Things That Matter

He Was Taking His Children To School When ICE Stopped And Arrested Him Half A Mile From His Daughter’s School

For more than two decades, Romulo Avelica-Gonzalez — an immigrant from Mexico — has called the U.S. his home. On Tuesday, February 28th, the 48-year-old father of four had just dropped off his 12-year-old daughter at a Los Angeles area school when he was directed to pull over by two vehicles that had apparently been tailing him.

After getting out of the car, Avelica-Gonzalez’s wife watched on from the front seat as ICE officials arrested her husband. From the backseat, his 13-year-old daughter, Fatima Avelica, captured the ordeal on camera, sobbing as her father was driven away.

According to the Los Angeles Times, the arrest took place barely a half mile from his younger daughter’s school.

Avelica-Gonzalez, who is originally from Nayarit, Mexico, LAist reports, has lived in the U.S. for the past 25 years.

giphy
DEMOCRACY NOW! / YOUTUBE

In an interview with Democracy Now!, Emi Maclean, the immigration attorney working with the detained’s family, said that Avelica-Gonzalez’s deportation stems from two prior convictions. One was from a 2008 DUI case, and the other occurred in 1998 when Avelica-Gonzalez received a stolen vehicle registration tag, which he couldn’t obtain otherwise because he couldn’t legally acquire a driver’s license at that time.

ICE acted on a 2014 order for Avelica-Gonzalez’s deportation.

Avelica-Gonzalez’s immediate deportation was delayed thanks to the efforts of the community.

17098359_1404617556266146_2307429729672029634_n (1)
STOP Romulo’s Deportation / Facebook

Maclean told Democracy Now! that ICE officials had planned to put Avelica-Gonzalez on a bus to Tijuana the same day he was detained. With the help of the community and his attorney, “an emergency stay of removal” was filed on behalf of Avelica-Gonzalez, the Los Angeles Times reports. Advocates have been fighting to keep Avelica-Gonzalez in the country and a rally has been scheduled for March 6th.

As Maclean told Democracy Now!, the community’s involvement is very important to keeping the father of four in the country, saying:

[P]art of why it has been so important to have the community rally around Romulo Avelica-Gonzalez’s case is to demonstrate that no one is disposable. That we need to contest every single case.

Since the arrest, Avelica-Gonzalez has been detained in a facility in Adelanto, California.

Julia Wick / YouTube

Avelica-Gonzalez’s family has not yet been able to visit him in the facility in which he is being held thanks to a quarantine. For now, the family awaits to find out what will happen to their father and husband, who, according to the Los Angeles Times, is the sole income provider in the family.

[h/t] Immigrant arrested by ICE after dropping daughter off at school, sending shockwaves through neighborhood

READ: She Spoke At A Press Conference About Her Family Being Detained And Was Picked Up By ICE

Notice any needed corrections? Please email us at corrections@wearemitu.com

ICE Is Offering A Master Class To The Public On How To Handle Weapons And Arrest Immigrants

Things That Matter

ICE Is Offering A Master Class To The Public On How To Handle Weapons And Arrest Immigrants

Gregory Bull / Getty Images

By mid-October, there could be professionally trained armies of ordinary citizens patrolling the streets looking to arrest immigrants. And they’d be doing the dirty work of ICE – which has launched a program in Chicago specifically to help train and equip the public on the skills and knowledge needed to do it effectively.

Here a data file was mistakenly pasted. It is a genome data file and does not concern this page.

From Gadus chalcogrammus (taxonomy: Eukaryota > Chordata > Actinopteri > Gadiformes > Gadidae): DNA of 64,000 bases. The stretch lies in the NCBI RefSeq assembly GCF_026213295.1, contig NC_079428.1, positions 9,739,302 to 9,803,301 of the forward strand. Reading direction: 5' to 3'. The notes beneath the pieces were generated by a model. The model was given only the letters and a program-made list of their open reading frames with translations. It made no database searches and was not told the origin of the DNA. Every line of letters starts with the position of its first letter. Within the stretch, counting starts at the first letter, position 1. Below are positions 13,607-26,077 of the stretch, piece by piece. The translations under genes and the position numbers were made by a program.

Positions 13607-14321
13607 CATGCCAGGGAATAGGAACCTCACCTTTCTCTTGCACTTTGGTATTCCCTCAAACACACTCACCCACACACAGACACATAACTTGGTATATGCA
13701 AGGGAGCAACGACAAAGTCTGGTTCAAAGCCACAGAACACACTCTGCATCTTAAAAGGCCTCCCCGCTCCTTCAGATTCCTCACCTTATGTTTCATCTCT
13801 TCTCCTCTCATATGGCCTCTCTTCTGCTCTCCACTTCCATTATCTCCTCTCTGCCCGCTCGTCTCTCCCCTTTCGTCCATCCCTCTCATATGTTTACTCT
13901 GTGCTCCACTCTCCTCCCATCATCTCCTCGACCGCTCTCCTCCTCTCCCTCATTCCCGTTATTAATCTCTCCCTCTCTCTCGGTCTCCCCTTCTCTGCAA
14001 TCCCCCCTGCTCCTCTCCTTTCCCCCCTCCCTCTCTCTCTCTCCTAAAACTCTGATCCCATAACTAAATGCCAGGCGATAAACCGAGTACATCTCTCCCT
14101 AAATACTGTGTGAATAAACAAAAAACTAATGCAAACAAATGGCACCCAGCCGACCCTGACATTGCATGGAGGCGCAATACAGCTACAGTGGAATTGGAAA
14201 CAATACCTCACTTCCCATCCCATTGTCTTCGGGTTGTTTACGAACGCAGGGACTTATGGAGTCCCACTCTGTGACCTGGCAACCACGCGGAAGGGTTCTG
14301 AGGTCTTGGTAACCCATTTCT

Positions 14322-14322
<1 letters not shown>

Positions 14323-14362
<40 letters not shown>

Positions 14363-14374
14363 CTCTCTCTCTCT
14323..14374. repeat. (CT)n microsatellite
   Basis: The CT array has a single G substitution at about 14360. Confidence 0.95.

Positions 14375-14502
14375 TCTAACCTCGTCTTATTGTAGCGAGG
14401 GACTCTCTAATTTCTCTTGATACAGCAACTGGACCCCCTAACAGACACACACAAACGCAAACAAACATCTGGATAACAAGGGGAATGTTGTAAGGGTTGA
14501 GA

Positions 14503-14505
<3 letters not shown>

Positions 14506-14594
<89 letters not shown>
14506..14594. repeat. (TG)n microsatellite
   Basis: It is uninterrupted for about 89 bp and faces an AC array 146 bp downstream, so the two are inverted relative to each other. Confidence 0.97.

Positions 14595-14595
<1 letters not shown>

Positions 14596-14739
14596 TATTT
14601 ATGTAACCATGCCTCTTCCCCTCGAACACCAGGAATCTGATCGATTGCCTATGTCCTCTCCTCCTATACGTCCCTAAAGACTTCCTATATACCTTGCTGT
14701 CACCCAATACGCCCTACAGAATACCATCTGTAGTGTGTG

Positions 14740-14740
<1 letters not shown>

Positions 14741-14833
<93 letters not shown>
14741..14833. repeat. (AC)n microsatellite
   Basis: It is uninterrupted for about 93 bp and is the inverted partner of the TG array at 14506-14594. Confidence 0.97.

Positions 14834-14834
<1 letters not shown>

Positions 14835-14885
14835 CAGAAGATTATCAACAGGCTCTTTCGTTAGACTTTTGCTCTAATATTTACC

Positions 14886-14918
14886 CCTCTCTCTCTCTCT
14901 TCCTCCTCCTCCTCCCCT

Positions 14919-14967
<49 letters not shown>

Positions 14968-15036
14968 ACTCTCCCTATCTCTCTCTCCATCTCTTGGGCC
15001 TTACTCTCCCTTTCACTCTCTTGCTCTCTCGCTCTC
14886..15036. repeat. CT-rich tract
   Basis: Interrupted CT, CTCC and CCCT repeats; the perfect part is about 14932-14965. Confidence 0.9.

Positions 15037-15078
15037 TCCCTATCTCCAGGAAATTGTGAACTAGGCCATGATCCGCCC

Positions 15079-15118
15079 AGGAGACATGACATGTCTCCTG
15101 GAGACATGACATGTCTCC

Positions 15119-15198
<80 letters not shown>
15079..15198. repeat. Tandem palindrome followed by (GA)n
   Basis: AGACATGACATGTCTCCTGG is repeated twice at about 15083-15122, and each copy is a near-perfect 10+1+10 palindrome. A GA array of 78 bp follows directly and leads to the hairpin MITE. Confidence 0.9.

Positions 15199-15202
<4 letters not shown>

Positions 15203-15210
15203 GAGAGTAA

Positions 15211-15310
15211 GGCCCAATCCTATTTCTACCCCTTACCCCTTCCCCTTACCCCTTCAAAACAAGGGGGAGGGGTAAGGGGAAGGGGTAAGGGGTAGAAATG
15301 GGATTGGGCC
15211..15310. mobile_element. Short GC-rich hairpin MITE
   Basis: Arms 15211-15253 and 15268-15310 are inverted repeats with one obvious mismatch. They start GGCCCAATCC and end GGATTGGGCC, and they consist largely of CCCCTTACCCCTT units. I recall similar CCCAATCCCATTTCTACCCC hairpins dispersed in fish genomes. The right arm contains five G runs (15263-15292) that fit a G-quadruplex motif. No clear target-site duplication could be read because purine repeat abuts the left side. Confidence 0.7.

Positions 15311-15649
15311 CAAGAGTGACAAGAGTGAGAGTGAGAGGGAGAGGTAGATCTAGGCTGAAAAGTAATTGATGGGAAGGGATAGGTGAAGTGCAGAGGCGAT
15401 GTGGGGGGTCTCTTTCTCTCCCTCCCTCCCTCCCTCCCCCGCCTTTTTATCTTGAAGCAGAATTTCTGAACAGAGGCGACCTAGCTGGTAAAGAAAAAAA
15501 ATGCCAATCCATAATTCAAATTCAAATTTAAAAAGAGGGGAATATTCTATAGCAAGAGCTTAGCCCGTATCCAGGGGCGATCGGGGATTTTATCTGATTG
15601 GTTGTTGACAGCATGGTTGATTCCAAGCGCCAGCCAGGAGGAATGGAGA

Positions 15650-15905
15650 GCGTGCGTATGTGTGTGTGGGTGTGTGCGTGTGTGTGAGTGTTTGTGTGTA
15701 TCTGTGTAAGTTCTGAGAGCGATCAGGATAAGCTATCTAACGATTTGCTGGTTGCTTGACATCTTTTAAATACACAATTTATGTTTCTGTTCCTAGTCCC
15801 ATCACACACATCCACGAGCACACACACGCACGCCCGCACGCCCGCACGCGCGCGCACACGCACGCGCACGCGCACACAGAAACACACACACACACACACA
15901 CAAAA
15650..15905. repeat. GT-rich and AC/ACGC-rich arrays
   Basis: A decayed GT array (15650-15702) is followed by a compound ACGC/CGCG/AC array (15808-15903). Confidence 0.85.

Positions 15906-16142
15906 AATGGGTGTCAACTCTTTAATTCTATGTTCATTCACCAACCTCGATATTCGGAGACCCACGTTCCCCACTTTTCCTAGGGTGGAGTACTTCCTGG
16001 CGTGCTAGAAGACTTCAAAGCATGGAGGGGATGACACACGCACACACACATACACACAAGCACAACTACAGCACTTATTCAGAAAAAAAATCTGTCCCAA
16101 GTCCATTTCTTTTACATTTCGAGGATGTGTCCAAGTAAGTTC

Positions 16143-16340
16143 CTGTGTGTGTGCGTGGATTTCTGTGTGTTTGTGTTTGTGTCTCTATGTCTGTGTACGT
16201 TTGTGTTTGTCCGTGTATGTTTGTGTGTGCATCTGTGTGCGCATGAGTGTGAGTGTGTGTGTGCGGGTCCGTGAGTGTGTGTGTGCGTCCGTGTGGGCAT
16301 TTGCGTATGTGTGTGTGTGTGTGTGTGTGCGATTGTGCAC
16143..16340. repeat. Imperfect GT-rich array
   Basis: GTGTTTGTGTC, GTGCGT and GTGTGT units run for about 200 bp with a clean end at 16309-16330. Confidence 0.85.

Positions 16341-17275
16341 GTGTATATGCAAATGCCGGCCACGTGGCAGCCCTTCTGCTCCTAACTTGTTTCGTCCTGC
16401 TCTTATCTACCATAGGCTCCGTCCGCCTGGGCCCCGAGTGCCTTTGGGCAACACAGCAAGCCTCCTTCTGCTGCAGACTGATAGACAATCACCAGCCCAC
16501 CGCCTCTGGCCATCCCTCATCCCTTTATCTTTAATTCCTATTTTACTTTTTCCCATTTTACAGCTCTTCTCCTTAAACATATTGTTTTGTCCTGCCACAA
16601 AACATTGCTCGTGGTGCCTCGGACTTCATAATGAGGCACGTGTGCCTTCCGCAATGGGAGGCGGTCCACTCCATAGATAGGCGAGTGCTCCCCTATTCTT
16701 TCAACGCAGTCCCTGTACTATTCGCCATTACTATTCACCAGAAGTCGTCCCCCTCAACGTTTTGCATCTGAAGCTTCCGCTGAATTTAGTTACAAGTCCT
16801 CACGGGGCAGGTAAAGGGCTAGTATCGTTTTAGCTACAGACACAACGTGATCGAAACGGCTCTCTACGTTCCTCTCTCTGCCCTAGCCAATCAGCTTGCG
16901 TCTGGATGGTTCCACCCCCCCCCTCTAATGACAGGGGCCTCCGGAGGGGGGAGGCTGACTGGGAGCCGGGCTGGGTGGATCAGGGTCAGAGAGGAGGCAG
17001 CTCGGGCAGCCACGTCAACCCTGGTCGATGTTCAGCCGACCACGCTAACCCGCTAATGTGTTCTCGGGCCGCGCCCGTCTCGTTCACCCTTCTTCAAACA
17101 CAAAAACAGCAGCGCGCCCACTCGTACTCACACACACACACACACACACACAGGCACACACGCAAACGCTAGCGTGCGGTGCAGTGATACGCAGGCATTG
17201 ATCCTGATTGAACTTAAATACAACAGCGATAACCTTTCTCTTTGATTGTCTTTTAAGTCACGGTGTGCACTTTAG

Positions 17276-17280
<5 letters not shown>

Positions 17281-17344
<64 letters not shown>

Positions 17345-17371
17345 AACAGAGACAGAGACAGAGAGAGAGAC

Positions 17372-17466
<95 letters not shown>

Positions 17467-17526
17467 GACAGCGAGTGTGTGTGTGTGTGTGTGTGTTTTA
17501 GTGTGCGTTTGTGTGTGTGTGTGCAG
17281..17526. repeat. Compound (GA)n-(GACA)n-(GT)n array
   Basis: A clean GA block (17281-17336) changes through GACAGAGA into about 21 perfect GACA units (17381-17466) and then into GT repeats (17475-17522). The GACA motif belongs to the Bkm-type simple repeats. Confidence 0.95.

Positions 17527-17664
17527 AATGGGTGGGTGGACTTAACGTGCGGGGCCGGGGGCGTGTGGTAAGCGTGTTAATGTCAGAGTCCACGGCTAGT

According to ICE, the program is little more than a chance to educate and enlighten the public on the challenges the agency faces on a daily basis. They claim that their work is grossly misunderstood. Yet the description of the six-week-long program literally describes familiarizing recruits with firearms and how to make targeted arrests.

Chicago’s ICE office announced a “citizen’s academy” to teach the public on how to arrest immigrants.

The Immigration and Customs Enforcement (ICE) agency is launching a class for private citizens in Chicago on how to arrest undocumented immigrants.

The course, which begins on September 15 and will run one class a week for six weeks, will train non-agents in firearms, defensive training and how to make ‘targeted arrests.’ ICE plan to roll out the program to cities across the country.

The Enforcement and Removal Operations (ERO) Chicago Citizens Academy is a six-week program modeled after similar trainings held by other law enforcement agencies. ICE will select 10 to 12 participants for the training, which is set to start in September.

Many Chicagoans have received letters inviting them to apply. During the program, according to the letter, “participants will gain insight into the many facets and responsibilities of ICE/ERO operations, and hopefully an awareness and appreciation of the issues our officers face every day in the performance of their duties.”

But immigration activists aren’t buying the story ICE wants to tell.

Several of Chicago’s elected officials have come out strongly against the program, saying there is no room for this academy in the city of Chicago.

“I think it’s outrageous that they are trying to do this in Chicago. This is a sanctuary city that we’ve fought so hard for,” said Alderwoman Rossana Rodriguez, in an interview with Fox 11.

Rodriguez read the letter and said she was concerned about the language in the letter, which reads, in part, “attendees will participate in scenario-based training and exercises conducted in a safe and positive environment, including, but not limited to defensive tactics, firearms familiarization, and targeted arrests.”

“What it sounds like to me is a vigilante academy,” Rodriguez said. “We need to be educating the community so that they don’t sign up for it. I think the city needs to speak out against this programming. This isn’t welcomed in Chicago.”

Congressman Jesús ‘Chuy’ García, wonders if the course is part of ICE’s plan to have neighbors spy on others to see if they’re undocumented and report back to the agency.

Although the program is outrageous, it’s been taking place in Los Angeles for years.

The program was just announced in Chicago last week but it has been in operation for several years in other cities across the country. In fact, Los Angeles – another sanctuary city – has had a similar academy in place since 2016. However, unlike Chicago’s program which will be run by the ERO, LA’s program is managed by ICE’s Homeland Security Investigations (HSI) division.